Not everyone knows that our staff are all keen sports people themselves. But we like to practice what we preach, as they say, so for the record here’s Profeet biomechanist, Morgan’s, account of his brush with the formidable Race to the Stones.
The Threshold Race Series: Race to the Stones
Billed as the UK’s favourite ultramarathon along the UK’s oldest path, the Race to the Stones has been gathering an ever-growing following over the past 10 years. How you do it is your choice. Take on 1 of 2 days or both, or if you’ve got the muster, run (or walk) the whole thing in one go. All 100km of it!
Morgan joined Profeet over a year ago after graduating with an MSc in Sports Biomechanics. A natural athlete, he is passionate about fitness (especially powerlifting) and nutrition and plays football. He has also helped coach individual footballers and Jr America’s Cup competitors. So spurred on by his time working at the Profeet Lab, Morgan decided to set himself a goal…
The Race to the Stones (RTTS) experience
I have always wanted to run a marathon, but with my colleagues here at Profeet having run ultramarathons made me want to push myself even harder.”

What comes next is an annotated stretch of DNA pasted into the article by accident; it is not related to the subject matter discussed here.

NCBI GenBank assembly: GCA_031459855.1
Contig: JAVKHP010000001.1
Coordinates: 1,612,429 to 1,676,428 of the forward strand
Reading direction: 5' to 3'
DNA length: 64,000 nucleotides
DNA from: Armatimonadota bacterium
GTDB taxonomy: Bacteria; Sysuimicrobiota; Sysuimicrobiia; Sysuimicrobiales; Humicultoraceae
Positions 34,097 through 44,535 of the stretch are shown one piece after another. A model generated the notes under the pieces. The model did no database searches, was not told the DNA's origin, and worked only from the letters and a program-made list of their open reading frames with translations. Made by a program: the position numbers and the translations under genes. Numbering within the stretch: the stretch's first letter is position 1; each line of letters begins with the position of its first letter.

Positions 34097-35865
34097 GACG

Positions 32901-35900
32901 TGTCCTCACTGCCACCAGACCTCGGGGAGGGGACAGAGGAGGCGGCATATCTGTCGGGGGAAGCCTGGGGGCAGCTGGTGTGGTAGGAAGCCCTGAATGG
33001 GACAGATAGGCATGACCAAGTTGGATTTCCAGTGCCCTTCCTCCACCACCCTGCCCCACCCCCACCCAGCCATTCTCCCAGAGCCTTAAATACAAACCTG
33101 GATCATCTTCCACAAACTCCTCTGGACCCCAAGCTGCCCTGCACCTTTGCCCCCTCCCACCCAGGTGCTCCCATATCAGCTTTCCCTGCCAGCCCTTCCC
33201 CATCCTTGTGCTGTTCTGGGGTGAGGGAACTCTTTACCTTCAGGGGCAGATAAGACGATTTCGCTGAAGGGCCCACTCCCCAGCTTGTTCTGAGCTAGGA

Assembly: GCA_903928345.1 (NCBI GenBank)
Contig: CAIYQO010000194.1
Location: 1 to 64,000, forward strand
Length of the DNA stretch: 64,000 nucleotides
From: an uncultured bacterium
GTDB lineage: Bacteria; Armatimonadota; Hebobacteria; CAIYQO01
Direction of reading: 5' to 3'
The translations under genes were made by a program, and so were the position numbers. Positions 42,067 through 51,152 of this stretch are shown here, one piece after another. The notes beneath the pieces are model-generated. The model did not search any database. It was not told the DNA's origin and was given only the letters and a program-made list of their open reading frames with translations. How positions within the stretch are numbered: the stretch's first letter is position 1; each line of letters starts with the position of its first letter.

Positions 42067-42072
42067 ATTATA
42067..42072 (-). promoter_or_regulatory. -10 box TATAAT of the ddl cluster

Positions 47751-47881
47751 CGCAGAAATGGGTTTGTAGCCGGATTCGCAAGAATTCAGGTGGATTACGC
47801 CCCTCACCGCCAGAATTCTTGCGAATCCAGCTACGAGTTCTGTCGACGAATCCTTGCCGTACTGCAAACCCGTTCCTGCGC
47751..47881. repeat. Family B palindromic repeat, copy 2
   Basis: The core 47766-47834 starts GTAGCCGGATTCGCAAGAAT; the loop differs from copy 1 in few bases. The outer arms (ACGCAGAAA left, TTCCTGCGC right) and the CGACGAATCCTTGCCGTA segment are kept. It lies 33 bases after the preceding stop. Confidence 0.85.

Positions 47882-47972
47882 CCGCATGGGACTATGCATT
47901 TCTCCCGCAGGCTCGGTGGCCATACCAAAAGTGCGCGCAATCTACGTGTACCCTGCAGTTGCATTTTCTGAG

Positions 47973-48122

Already in good shape, Morgan put in the training, (but perhaps not as much as he would have liked, in retrospect!) It takes time and commitment to go beyond the marathon distance, but busy lives can make this a challenge in itself. The lead-up to the event came about quickly and before he knew it he was standing on the start line…
I took part as a run/walker – I wanted to run the majority of it, but walk the hills and rougher terrain.”
This is the joy of the RTTS, you can take it at your own pace, and you don’t have to be an elite ‘runner’ per-se, you just need legs and the spirit of endurance (and of course, you need to train up to the distance you’ve entered for, either 50km or 100km).
But back to Morgan:
I attempted the 100km in one day route… however, I unfortunately ended up having to walk a lot more than intended due to sustaining an injury. The closest thing I’ve done to this before was a marathon in my training, though nothing similar in terms of the event itself.”
“I only made it to the 88km mark before I had to stop!”
We’re loving Morgan’s modesty, especially given that most of us would struggle to complete a half marathon (21.2km), let alone a marathon (42.2km) so I think it’s fair to say to that 88km is pretty impressive.